Chicago To Align Itself With 2017 National Electrical Code

Chicago is setting the example for all big cities in the United States of America, as it is one of the first major cities to adopt the 2017 National Electrical Code. The latest standards of the 2017 National Electrical Code focuses on savings, safety, and sustainability for all the residents of America.

On September 6th, 2017, the City Council of Chicago made a huge decision by voting to adopt the latest standards of the 2017 National Electrical Code. The latest electrical code will make sure that industries in Chicago have higher energy efficiency, refine safety requirements, and lower the energy bills for businesses and residents.

As the city of Chicago is world-class standards and growing economy, it attracts businesses and talents alike. The Mayor of the city, Rahm Emanuel understands the importance of the city. He wants the city to be built for the future so that it lasts for countless generations. As a result of this train of thought, he adopted the 2017 National Electrical Code so that the current building codes get updated to focus on energy efficiency and sustainability.

During the Council City’s meeting in July, the Department of Buildings and Rahm Emanuel brought forward the ordinance for approval. Rahm Emanuel had reinstated the Chicago Electrical Commission in 2015, were the ones behind the recommendation to bring Chicago’s existing building codes up-to-date.

Remarkable Improvement

Thanks to their initiative, Chicago’s building codes will now be on the verge of being in par with the national standards of the country. The following areas will see significant improvement, due to the National Electrical Code:

  • The cost of renovation construction in non-residential and residential rehabilitation will reduce as flexible metal conduit will be used extensively.
  • The lighting design loads can reduce up to 83% because of the latest lighting calculation technologies and methods. As a result of this, electrical usage and installation cost of the electrical fittings will come down significantly in commercial and residential buildings.
  • Installation of solar energy and other types of renewable energy will be up-to-date with the latest industry standards.
  • Newly constructed buildings will have to follow the latest requirements for carbon dioxide and smoke detectors.
  • Health care facilities will receive additional provisions for improved safety and technology.

The 2017 National Electrical Code has 156 articles, which the Chicago building codes have to adopt. Out of those 156 articles, about half of them will be adopted by the city without making any local amendments. On the plus side, the remaining codes will also be adopted by Chicago, after making minor local changes to them.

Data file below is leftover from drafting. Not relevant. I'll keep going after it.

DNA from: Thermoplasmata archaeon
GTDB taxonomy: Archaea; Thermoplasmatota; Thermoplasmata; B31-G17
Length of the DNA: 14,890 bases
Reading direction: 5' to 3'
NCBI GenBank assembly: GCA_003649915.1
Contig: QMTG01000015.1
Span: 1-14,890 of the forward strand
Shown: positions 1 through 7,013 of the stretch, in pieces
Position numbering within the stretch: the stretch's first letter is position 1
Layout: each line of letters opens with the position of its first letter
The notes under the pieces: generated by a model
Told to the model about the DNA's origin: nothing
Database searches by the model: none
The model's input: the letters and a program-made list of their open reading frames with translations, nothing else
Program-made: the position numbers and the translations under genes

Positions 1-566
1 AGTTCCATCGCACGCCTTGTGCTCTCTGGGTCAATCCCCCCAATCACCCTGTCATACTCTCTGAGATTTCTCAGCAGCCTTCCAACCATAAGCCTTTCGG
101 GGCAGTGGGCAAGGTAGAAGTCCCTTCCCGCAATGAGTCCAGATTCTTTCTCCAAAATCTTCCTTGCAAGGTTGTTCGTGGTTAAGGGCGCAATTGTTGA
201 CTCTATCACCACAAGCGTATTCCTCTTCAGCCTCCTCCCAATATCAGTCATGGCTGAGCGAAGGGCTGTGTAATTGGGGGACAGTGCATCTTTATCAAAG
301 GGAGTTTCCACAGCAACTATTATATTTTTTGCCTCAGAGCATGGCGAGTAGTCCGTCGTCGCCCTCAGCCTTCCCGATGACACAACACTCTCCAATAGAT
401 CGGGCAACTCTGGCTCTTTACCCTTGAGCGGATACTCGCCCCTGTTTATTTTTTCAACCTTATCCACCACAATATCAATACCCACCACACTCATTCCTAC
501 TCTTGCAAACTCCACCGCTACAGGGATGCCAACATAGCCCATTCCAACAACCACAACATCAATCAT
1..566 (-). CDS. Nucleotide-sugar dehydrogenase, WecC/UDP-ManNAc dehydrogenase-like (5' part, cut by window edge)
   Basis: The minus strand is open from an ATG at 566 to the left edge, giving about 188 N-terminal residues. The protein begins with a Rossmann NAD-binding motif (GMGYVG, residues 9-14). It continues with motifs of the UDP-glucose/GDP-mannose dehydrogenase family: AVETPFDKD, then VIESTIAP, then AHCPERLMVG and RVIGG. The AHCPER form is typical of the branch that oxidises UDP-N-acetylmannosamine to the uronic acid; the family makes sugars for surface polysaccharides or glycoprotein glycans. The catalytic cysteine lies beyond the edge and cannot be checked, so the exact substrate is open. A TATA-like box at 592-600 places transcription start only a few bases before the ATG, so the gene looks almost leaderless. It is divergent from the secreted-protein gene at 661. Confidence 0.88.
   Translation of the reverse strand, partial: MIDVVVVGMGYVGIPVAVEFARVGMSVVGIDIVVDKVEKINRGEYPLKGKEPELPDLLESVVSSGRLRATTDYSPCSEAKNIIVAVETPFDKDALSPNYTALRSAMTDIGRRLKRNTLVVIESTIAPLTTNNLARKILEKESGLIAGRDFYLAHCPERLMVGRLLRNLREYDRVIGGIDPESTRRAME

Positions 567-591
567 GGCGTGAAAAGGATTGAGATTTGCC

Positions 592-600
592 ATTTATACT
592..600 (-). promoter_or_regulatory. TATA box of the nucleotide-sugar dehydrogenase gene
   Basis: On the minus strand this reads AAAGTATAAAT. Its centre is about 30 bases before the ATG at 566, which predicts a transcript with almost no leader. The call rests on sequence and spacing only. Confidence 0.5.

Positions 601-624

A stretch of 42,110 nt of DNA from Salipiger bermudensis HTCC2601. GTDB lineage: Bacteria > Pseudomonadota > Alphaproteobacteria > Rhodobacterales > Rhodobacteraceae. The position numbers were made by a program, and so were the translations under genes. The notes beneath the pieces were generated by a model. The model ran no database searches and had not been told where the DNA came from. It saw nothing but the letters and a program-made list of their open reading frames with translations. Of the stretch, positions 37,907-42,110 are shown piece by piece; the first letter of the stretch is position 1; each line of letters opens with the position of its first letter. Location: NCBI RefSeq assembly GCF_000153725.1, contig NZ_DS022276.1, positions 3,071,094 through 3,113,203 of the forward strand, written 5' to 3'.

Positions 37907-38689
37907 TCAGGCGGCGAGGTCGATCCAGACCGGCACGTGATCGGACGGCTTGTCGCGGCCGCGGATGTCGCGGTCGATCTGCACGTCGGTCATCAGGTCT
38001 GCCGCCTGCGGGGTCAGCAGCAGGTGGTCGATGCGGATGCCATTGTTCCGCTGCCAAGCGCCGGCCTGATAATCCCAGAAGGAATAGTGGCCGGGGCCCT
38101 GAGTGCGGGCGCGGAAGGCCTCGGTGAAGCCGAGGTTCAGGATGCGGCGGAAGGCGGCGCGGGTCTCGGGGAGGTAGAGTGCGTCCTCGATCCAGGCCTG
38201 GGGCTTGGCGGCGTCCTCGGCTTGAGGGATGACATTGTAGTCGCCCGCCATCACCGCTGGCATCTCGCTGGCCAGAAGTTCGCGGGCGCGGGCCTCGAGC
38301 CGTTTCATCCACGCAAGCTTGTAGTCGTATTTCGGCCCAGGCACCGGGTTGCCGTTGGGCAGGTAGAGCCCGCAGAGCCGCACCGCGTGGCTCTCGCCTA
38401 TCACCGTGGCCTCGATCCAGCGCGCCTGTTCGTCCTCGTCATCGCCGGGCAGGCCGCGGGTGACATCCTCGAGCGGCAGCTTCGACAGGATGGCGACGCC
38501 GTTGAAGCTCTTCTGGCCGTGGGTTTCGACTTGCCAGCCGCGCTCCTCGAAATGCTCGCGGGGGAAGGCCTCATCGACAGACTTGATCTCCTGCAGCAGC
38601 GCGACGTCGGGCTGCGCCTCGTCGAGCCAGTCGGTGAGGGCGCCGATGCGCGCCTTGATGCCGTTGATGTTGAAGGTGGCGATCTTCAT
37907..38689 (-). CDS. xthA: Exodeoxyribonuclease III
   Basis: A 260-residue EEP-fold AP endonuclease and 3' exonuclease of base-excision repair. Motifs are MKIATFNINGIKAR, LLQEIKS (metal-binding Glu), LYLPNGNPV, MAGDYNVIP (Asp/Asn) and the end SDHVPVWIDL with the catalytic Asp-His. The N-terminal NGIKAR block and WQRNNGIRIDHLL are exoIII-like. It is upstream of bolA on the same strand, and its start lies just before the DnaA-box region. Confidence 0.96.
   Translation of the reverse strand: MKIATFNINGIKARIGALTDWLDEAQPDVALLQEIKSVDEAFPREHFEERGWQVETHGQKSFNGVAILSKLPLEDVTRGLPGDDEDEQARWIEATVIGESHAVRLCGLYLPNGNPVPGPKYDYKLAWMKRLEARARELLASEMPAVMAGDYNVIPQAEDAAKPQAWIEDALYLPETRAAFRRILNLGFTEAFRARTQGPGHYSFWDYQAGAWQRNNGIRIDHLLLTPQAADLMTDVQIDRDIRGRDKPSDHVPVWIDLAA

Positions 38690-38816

Out of all the changes made to the amendments, the city of Chicago retained codes that focus on improving electrical safety in buildings and industries. Chicago is going to make sure that everyone in the city follows its strict requirements for emergency generators, emergency lighting, and usage of metal conduit to reduce costs and enhance electrical safety.

A City For The Future

According to Judy Frydland, the Building Commissioner of Chicago, the city had to reinstate Chicago’s Electrical Commission after a break of 14 years, so that they could study and understand how the Electrical Code of Chicago could be updated.

Thanks to the efforts of the Electrical Commission, the building industry will be able to save considerable amounts of money and time, due to ultra-modern technologies. These updated codes will make the life easier for those involved in inspections and permissions as it will reduce the time for these activities.

Since 2016, the Chicago Electrical Commission and city officials have been working together to see how they can adopt 2017 National Electrical Code. Their hard work made sure that Chicago will be a city for the future!

To give the building industry time to understand the NEC 2017, the ordinance will allow permit applications to proceed under the current electrical code or NEC 2017 until March 1, 2018 when the new ordinance will become effective.